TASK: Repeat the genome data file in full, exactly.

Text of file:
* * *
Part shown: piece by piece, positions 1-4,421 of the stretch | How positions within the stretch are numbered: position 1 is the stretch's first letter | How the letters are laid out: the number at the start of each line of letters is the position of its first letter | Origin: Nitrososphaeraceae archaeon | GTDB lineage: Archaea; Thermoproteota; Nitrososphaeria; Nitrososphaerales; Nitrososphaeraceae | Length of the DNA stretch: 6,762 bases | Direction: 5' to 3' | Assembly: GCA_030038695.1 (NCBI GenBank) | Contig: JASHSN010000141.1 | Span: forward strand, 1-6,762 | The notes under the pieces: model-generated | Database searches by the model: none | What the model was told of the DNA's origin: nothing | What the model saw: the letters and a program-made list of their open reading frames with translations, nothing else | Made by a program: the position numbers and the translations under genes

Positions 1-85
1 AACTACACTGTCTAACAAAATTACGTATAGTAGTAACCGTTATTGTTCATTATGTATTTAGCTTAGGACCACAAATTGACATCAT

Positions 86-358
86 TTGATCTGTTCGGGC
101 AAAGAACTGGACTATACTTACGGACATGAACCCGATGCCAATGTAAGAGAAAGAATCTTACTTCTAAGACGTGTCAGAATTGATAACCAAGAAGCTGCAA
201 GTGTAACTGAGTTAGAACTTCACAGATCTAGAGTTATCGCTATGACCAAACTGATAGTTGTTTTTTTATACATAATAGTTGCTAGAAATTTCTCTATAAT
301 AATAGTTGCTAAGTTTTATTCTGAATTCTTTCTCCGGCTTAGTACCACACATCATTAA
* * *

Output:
Part shown: piece by piece, positions 1-4,421 of the stretch | How positions within the stretch are numbered: position 1 is the stretch's first letter | How the letters are laid out: the number at the start of each line of letters is the position of its first letter | Origin: Nitrososphaeraceae archaeon | GTDB lineage: Archaea; Thermoproteota; Nitrososphaeria; Nitrososphaerales; Nitrososphaeraceae | Length of the DNA stretch: 6,762 bases | Direction: 5' to 3' | Assembly: GCA_030038695.1 (NCBI GenBank) | Contig: JASHSN010000141.1 | Span: forward strand, 1-6,762 | The notes under the pieces: model-generated | Database searches by the model: none | What the model was told of the DNA's origin: nothing | What the model saw: the letters and a program-made list of their open reading frames with translations, nothing else | Made by a program: the position numbers and the translations under genes

Positions 1-85
1 AACTACACTGTCTAACAAAATTACGTATAGTAGTAACCGTTATTGTTCATTATGTATTTAGCTTAGGACCACAAATTGACATCAT

Positions 86-358
86 TTGATCTGTTCGGGC
101 AAAGAACTGGACTATACTTACGGACATGAACCCGATGCCAATGTAAGAGAAAGAATCTTACTTCTAAGACGTGTCAGAATTGATAACCAAGAAGCTGCAA
201 GTGTAACTGAGTTAGAACTTCACAGATCTAGAGTTATCGCTATGACCAAACTGATAGTTGTTTTTTTATACATAATAGTTGCTAGAAATTTCTCTATAAT
301 AATAGTTGCTAAGTTTTATTCTGAATTCTTTCTCCGGCTTAGTACCACACATCATTAA